This bulletin uses data from the FBI's Uniform Crime Reporting (UCR) in summarizing juvenile arrests for various crime types during the 2009 reporting year, along with trends in juvenile arrest rates for various offenses from 2000 through 2009.
Contrary to the popular perception that juvenile crime is increasing, the data reported in this bulletin indicate that juvenile arrests for violent offenses decreased 10 percent between 2008 and 2009; juvenile arrests for all types of offenses declined 9 percent during the same period; still, juvenile crime and violence continue to impact communities across the country. Between 2000 and 2009, juvenile arrests for robbery increased 15 percent, and juvenile arrests for murder remained unchanged. In 2009, there were 578,500 arrests of females younger than age 18. Between 2000 and 2009, arrests of female juveniles decreased less than arrests of male juveniles in several offense categories. In 2009, 12 percent of arrests involved white juveniles and 14 percent involved Black juveniles. Between 1980 and the peak in 1991, the arrests rate for juveniles charged with forcible rape increased 50 percent. After 1991, the arrest rate for juveniles charged with forcible rape gradually declined, reaching a level in 2009 that was 58 percent below the 1991 peak; juveniles arrested for forcible rape in 2009 constituted the fewest such arrests in at least three decades. Trends in juvenile arrest rates through 2009 are also reported for robbery, aggravated assault, property crimes as a whole, burglary, larceny-theft, motor vehicle theft, arson, simple assault, weapons violations, and drug offenses. Extensive tables and figures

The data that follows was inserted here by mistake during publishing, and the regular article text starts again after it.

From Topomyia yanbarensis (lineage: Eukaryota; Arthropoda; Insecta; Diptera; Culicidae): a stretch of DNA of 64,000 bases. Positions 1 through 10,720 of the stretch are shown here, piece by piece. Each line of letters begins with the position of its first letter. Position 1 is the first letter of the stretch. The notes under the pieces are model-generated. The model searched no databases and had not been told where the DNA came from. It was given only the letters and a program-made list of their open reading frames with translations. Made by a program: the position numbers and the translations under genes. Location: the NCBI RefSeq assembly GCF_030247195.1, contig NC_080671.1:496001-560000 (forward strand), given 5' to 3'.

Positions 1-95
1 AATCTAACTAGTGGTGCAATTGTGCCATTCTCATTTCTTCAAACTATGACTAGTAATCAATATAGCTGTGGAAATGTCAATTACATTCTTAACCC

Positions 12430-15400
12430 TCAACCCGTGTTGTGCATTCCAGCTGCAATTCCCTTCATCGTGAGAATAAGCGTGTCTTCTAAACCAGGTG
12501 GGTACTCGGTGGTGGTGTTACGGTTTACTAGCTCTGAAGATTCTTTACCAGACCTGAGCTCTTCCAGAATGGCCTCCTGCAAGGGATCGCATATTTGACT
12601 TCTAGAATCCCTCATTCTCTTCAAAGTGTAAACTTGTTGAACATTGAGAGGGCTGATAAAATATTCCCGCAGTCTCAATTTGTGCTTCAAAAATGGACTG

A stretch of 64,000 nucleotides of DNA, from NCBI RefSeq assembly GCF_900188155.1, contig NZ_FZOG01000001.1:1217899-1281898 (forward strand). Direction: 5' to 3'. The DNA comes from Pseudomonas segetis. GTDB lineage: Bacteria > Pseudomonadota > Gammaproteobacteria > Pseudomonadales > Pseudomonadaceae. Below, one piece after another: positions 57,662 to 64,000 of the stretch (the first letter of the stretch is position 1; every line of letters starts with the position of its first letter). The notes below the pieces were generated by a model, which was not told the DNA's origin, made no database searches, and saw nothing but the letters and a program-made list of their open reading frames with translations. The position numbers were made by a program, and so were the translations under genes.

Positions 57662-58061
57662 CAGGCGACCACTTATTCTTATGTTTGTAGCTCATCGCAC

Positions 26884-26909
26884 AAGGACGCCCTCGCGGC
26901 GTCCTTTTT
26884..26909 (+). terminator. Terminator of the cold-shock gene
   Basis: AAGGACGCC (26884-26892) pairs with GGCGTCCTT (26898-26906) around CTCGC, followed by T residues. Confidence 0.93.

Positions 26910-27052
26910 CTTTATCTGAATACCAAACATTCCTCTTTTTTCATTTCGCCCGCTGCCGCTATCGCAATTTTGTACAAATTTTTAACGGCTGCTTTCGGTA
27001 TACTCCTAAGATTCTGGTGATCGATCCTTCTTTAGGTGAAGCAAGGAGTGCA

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From "Juvenile Offenders and Victims National Report Series"